Jan. 13 2014 12:16 PM
jgarbuz from Queens

Class war goes back hundreds if not thousands of years, with slave and peasant uprisings, and of course most notably the Bolshevik revolution of 1917. But most actual improvements in the daily lives of people has been due to revolutions in science and technologies, not in political ones. Obesity today is a problem thanks to too much food and relatively fewer people earning their bread by "the sweat of their brows." So whatever improvements, if any, are to come in the future, they will be the result of more science and technology and not due to any political theories or political revolutions. They can only make things worse, as they did with the failed theories of Marx.

Jan. 13 2014 12:08 PM
jgarbuz from Queens

Class war goes back hundreds if not thousands of years, with slave and peasant uprisings, and of course most notably the Bolshevik revolution of 1917. But most actual improvements in the daily lives of people has been due to revolutions in science and technologies, not in political ones. Obesity today is a problem thanks to too much food and relatively fewer people earning their bread by "the sweat of their brows." So whatever improvements, if any, are to come in the future, they will be the result of more science and technology and not due to any political theories or political revolutions. They can only make things worse, as they did with the failed theories of Marx.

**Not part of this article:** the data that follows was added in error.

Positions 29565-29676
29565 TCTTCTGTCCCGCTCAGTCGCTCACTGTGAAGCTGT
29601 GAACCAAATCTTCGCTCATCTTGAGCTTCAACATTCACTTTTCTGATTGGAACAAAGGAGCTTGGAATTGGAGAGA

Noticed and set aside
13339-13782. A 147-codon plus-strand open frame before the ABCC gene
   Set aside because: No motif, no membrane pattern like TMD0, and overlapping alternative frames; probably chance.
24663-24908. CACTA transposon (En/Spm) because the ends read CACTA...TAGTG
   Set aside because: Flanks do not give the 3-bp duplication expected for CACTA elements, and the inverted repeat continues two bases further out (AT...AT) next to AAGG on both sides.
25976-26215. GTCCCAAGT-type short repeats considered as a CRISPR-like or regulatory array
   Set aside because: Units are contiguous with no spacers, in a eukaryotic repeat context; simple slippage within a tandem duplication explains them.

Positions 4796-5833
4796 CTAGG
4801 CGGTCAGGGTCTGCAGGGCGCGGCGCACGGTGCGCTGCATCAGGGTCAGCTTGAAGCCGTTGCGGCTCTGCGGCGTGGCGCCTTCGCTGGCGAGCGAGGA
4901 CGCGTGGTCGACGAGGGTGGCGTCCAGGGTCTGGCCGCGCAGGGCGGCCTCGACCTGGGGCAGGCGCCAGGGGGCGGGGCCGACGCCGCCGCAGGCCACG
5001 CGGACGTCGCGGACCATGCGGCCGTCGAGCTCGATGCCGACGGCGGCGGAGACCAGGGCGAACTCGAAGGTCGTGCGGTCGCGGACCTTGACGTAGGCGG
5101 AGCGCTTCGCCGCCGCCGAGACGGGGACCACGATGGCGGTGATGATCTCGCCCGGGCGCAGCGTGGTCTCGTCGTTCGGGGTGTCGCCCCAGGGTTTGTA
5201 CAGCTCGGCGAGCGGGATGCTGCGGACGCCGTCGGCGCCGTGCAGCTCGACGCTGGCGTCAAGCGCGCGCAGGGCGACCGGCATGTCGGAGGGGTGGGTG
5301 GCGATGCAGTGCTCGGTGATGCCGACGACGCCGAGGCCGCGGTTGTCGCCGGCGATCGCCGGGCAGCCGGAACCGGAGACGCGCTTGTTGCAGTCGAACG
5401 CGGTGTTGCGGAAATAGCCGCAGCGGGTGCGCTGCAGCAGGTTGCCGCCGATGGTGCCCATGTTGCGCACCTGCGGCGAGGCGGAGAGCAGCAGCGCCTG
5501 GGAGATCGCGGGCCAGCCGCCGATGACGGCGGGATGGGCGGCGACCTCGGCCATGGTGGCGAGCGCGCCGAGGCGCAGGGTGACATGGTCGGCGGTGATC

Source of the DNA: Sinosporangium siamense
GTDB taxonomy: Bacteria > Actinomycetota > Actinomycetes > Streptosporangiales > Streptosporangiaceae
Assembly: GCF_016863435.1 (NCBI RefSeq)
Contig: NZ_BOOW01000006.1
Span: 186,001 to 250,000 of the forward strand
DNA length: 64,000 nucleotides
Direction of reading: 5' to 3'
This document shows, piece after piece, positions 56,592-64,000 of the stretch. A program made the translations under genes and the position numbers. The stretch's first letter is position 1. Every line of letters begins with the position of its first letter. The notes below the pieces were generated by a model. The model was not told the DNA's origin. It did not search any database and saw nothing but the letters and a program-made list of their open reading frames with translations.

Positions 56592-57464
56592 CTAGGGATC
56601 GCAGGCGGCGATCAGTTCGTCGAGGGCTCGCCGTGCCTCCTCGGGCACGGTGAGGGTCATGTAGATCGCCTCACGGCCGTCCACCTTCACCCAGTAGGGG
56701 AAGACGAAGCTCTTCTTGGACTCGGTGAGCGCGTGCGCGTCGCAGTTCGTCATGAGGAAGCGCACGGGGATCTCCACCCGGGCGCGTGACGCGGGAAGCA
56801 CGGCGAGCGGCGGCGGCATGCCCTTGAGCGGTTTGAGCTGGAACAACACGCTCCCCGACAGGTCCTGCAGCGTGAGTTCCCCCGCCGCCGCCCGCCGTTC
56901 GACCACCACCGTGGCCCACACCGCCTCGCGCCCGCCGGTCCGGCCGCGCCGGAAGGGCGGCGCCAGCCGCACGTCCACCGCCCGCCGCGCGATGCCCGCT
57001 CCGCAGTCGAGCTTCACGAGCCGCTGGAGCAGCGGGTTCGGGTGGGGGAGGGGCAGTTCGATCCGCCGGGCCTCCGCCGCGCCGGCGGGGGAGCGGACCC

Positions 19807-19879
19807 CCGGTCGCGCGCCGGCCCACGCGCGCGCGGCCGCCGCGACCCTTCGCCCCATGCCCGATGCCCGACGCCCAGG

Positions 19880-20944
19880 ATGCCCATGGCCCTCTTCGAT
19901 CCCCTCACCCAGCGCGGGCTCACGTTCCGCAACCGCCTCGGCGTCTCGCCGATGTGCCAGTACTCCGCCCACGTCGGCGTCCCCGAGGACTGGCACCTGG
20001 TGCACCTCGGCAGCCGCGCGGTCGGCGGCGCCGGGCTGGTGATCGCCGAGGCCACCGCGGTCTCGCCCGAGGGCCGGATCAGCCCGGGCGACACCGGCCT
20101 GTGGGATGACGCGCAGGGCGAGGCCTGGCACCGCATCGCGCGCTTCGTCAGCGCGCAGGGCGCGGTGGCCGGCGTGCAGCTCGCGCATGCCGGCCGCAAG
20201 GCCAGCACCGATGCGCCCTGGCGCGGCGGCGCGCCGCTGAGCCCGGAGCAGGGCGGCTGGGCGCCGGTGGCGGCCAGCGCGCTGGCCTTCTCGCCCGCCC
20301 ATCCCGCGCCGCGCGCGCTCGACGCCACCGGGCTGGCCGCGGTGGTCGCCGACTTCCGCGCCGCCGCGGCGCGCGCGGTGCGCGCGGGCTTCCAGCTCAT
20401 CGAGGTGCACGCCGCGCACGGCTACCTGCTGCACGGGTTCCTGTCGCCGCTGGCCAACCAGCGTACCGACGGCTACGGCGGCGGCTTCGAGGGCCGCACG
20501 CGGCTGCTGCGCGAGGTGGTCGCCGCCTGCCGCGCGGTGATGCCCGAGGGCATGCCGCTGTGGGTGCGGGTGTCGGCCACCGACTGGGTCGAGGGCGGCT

Jan. 13 2014 12:07 PM